Another woman whose memoir I worked on as a ghost-writer had a hideous childhood. As a girl she had dissociative episodes both at home and school. She fainted when she couldn’t cope with her parents fighting. At school, it  was beyond her understanding why everyone cried when President Kennedy died. Her mother, a nurse, would come home from work, lock herself in her bedroom, get drunk,  and cry wildly while my friend played jacks outside her door. And she insisted she had a happy childhood.


I would guess that more than a few over-the-top Right Wingers grew up without empathetic relationships. People like Gov. Greg Abbott, who thinks he’ll score votes by denying women the right to an abortion; Rep. Lauren Boebert, who believes everyone should carry a pistol, and wanted Jan. 6 to come off like the Revolutionary War (1776),   And then there’s Rep. Jim Jordan, who according to the Washington Post, Tweeted out that vaccine mandates are un-American. He means for everyone.  (Jordan apparently hasn’t heard that while fighting the British, Gen. George Washington was also fighting a smallpox epidemic, and felt it necessary to mandate a crude smallpox vaccine for his troops.)


However, by denying their personal stories of hurt and trauma, these self-righteous zealots abandon their humanity. They become fundamentalists who need everyone to become part of their fantasy world. To quote psychotherapist and author Thomas Moore, “The tragedy of fundamentalism in any context is its capacity to freeze life into a solid cube of meaning.” (Care of the Soul, 1992, HarperCollins.)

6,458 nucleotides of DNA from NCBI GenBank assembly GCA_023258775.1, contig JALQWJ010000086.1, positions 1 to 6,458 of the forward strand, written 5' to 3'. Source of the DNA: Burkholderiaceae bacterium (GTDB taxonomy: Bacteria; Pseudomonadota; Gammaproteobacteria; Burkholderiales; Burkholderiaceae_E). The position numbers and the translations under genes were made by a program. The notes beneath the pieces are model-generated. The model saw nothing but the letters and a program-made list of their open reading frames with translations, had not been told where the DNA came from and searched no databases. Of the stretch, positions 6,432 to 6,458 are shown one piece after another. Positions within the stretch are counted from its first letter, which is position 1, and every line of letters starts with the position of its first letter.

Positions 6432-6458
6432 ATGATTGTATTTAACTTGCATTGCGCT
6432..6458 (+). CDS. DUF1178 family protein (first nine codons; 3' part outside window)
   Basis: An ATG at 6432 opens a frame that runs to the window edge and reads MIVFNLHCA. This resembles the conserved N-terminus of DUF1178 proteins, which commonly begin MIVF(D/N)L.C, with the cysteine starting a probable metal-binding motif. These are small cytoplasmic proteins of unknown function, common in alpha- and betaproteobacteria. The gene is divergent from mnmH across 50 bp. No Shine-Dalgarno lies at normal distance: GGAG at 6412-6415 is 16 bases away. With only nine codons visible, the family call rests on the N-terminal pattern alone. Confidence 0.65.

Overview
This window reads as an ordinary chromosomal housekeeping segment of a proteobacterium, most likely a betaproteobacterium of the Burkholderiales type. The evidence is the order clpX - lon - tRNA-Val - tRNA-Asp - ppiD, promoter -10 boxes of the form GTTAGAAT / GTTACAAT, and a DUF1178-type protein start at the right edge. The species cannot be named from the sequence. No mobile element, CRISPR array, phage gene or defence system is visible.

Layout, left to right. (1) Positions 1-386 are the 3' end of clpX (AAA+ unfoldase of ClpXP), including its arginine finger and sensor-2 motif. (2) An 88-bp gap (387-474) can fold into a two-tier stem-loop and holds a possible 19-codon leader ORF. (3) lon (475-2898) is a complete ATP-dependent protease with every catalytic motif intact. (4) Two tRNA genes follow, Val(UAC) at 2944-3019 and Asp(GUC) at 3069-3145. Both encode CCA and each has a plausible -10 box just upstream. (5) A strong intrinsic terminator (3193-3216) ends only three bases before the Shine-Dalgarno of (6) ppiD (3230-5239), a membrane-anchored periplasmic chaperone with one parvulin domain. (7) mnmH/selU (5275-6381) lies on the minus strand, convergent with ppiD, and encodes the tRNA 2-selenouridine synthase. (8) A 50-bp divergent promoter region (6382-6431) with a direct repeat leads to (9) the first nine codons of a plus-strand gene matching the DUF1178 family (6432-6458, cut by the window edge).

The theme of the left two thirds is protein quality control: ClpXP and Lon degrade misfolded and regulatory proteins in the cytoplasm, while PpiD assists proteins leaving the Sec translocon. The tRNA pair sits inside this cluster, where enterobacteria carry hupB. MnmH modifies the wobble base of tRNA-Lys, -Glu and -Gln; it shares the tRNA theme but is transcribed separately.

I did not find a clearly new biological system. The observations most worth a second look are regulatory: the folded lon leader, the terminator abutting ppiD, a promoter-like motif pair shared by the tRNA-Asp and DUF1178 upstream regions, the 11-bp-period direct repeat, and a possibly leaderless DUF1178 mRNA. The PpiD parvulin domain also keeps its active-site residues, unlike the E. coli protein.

Conservatives today seem bent on freezing the country into a solid cube of meaning. No discussion. No compromise.


So, what do we have now, but an increasing number of far-Right elected officials pushing a concept of freedom they’ve packaged into a neat and tidy single belief, whether it’s denying a woman’s right to choose, insisting that legitimate election outcomes were fraudulent, or pushing a false narrative on vaccinations? They think if enough voters take them seriously, if they can force their childish will on enough people, they will never have to feel the burden of pain, loss, and failure, all of which make us human and are part of life.  In my opinion, it’s not the future that scares them, but facing their pasts.